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There's a more up-to-date version of this page in Chapter 16 of the OpenAM Developer's Guide.

Creating a Custom Authentication Module

Custom Authentication Modules

OpenAM comes complete with a wide variety of built-in custom authentication modules, but sometimes customer requirements step outside the functionality provided by the built-in modules. In these instances, it is time to consider writing your own custom authentication module. The OpenAM developer can use the source of the built-in modules as their starting point or start from scratch. If the customer requirement is a very close match to existing functionality then using a built-in module as a starting point will be a good idea. The OpenAM developer should start from scratch if the customer requirements does not match any of the built-in modules.

In this HowTo we look at how to create and configure custom authentication modules.

Requirements for Sample Authentication module

Our sample authentication module takes username and password as input from the user. This data along with a service specific attribute and the program logic is used to authenticate the user. During this process some errors can occur which will be shown to user in detail. All texts displayed during the authentication must be easily configurable and translatable.

In short - we have following requirements

  • User will be asked for name and password
  • Module has one specific attribute which needs to be configured via OpenAM web-interface
  • The authentication UI is configurable and translatable
  • Some errors have to be displayed to user in detail

Prepare your development environment

We will stick with using the basic complier in this HowTo to keep things simple. In order to compile your custom authentication module either on the command line or in your favourite IDE you will need the following OpenAM jar files.

  • amserver.jar
  • opensso-sharedlib.jar

In addition you will also require the J2EE Servlet API, you can obtain these from within your favourite container or here.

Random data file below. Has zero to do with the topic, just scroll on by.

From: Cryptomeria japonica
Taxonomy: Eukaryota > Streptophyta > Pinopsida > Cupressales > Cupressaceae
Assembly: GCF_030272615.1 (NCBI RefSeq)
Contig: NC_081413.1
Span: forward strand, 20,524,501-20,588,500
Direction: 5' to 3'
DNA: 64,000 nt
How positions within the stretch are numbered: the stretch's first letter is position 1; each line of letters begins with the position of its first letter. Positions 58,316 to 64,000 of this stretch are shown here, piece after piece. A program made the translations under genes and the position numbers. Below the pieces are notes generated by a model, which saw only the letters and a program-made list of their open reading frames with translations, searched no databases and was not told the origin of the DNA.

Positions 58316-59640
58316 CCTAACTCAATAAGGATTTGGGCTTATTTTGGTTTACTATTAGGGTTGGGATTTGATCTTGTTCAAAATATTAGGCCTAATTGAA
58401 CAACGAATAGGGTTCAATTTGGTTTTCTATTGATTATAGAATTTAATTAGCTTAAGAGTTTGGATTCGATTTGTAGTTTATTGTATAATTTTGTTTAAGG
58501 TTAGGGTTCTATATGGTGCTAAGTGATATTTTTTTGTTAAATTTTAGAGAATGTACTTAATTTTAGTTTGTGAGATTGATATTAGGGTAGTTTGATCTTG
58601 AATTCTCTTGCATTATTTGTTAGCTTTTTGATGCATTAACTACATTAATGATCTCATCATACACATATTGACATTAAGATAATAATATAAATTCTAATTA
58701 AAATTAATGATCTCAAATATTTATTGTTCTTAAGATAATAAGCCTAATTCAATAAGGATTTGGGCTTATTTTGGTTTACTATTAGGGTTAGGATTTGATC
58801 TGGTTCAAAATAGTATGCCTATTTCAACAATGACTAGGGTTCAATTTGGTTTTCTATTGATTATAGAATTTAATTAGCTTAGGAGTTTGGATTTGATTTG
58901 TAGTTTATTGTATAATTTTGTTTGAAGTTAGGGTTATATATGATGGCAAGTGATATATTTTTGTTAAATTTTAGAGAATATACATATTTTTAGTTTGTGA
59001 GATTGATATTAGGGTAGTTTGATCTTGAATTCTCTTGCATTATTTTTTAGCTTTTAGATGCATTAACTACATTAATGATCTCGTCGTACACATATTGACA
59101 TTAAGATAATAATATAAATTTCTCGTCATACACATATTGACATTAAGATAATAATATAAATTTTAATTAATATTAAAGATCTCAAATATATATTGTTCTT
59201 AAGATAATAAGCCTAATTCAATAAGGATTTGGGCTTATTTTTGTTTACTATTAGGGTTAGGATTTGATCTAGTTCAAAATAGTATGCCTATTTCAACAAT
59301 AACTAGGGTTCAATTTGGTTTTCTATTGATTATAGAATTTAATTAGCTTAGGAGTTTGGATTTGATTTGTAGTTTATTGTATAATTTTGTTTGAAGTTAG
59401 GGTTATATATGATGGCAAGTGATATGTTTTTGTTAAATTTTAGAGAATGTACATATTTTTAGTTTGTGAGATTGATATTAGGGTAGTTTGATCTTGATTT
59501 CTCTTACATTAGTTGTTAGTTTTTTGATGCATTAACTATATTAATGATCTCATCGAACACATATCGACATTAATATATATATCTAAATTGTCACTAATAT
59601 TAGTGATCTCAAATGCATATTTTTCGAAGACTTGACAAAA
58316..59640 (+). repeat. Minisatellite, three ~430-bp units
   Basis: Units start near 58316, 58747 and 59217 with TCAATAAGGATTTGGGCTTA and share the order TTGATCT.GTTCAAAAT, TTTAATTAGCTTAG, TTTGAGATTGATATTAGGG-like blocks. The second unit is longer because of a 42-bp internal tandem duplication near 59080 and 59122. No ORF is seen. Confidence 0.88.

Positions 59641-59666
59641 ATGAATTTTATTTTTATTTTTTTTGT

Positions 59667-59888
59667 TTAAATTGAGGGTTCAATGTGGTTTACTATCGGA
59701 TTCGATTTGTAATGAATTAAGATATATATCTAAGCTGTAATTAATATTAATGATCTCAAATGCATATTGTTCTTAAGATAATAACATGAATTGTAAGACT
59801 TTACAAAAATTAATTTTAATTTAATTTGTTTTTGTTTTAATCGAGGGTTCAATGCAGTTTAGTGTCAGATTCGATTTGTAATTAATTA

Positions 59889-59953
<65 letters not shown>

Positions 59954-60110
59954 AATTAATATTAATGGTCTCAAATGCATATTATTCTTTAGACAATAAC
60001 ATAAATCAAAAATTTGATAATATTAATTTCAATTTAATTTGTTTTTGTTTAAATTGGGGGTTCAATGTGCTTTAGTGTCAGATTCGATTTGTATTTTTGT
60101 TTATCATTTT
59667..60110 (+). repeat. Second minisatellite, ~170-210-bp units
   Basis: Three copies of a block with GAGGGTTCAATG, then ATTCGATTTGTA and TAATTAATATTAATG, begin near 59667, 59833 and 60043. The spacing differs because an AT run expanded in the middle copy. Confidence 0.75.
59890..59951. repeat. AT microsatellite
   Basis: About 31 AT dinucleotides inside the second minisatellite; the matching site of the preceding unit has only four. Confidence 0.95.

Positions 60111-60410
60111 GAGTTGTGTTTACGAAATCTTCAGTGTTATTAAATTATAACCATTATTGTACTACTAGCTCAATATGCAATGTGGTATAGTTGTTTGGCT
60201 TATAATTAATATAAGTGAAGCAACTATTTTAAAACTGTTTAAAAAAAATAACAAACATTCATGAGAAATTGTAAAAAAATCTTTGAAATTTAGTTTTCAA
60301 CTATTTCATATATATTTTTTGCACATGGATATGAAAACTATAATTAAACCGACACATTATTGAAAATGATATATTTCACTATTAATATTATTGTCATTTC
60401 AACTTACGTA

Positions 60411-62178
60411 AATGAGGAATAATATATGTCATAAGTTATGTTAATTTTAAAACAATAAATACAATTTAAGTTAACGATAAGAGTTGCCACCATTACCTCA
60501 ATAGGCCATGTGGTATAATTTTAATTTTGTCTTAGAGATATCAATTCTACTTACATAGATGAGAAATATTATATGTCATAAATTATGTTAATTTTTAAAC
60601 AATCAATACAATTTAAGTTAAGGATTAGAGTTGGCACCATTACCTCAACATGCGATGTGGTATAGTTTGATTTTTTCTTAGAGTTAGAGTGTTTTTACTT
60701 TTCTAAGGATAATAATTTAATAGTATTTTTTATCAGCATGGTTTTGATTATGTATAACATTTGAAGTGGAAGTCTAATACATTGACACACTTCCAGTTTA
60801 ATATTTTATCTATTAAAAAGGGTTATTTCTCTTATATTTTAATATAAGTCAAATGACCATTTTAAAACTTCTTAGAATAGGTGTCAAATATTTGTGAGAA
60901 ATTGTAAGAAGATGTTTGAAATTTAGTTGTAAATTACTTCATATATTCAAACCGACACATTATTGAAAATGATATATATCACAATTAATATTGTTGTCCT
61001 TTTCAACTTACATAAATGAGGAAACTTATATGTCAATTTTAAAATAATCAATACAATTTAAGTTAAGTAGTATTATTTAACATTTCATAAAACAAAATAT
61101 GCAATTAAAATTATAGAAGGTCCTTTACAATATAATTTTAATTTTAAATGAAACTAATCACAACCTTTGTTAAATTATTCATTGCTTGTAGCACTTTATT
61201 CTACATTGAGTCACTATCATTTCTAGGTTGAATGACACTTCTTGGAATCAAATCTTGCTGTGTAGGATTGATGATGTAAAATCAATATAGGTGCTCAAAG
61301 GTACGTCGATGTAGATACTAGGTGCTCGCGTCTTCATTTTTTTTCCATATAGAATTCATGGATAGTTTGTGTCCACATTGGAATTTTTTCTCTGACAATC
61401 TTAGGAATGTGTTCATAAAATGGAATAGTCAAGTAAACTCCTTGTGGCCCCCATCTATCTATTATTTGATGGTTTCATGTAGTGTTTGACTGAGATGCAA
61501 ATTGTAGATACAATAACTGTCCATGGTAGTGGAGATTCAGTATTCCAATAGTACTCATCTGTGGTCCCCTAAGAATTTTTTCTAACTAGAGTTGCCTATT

If you are using tomcat

If you use tomcat then you can find the Servlet API files in the TOMCAT_HOME/lib/servlet-api.jar file.

Design your custom authentication module

First important decision is to pick a name for our authentication module. We decide to call our module SampleAuth.

An OpenAM custom authentication module is comprised of the following components:

  • Authentication logic (SampleAuth.java) which extends the com.sun.identity.authentication.spi.AMLoginModule abstract class
  • Principal (SampleAuthPrincipal.java) which implements the java.security.Principal interface
  • Callbacks XML file (SampleAuth.xml) which describes the states of authentication logic and the user input needed during those states
  • Service configuration XML file (amAuthSampleAuth.xml) which defines how service is configured on OpenAM side
  • Authentication module properties file (amAuthSampleAuth.properties)
The Callbacks XML file

The custom authentication module is designed to ask the user a series of questions in order assert their identity. The order and detail of these questions is set out in the Callbacks XML file. The structure of the XML file is defined in the OPENAM_WAR/WEB-INF/Auth_Module_Properties.dtd file.

Re-use, don't reinvent

All of the built-in modules XML files are located in the OPENAM_WAR/config/auth/default directory. The OpenAM developer can use these as a starting point for their own callback XML file.

The custom authentication module

All custom authentication modules must extend from the com.sun.identity.authentication.spi.AMLoginModule abstract class. The abstract methods that must be implemented in the custom authentication module are listed below and the OpenAM Javadoc provides useful reference information.

The init method is called once by OpenAM when the module is created. The process method is called into when the user submits callbacks back via the Authentication interface. The process method determines what happens next in the authentication process; success, failure or the next state (order) in the XML file. The getPrincipal method is called by OpenAM and must return an implementation of the java.security.Principal interface.

Authentication Module Life-cycle

OpenAM does not reuse authentication module instances. This means that we can store information specific to the authentication process in the instance.

OpenAM Service and Properties file

The OpenAM administration will require a way to configure any custom authentication modules. OpenAM mandates that all authentication modules; built-in or custom are configured in the same way by means of an OpenAM service. At the bare minimum the service should contain an authentication level attribute.

Configuration Attributes

The module can find the value of these attributes in the options Map passed as a parameter to the init method.

The properties file is a standard Java properties file that contains the description of the attributes that will be displayed in the console.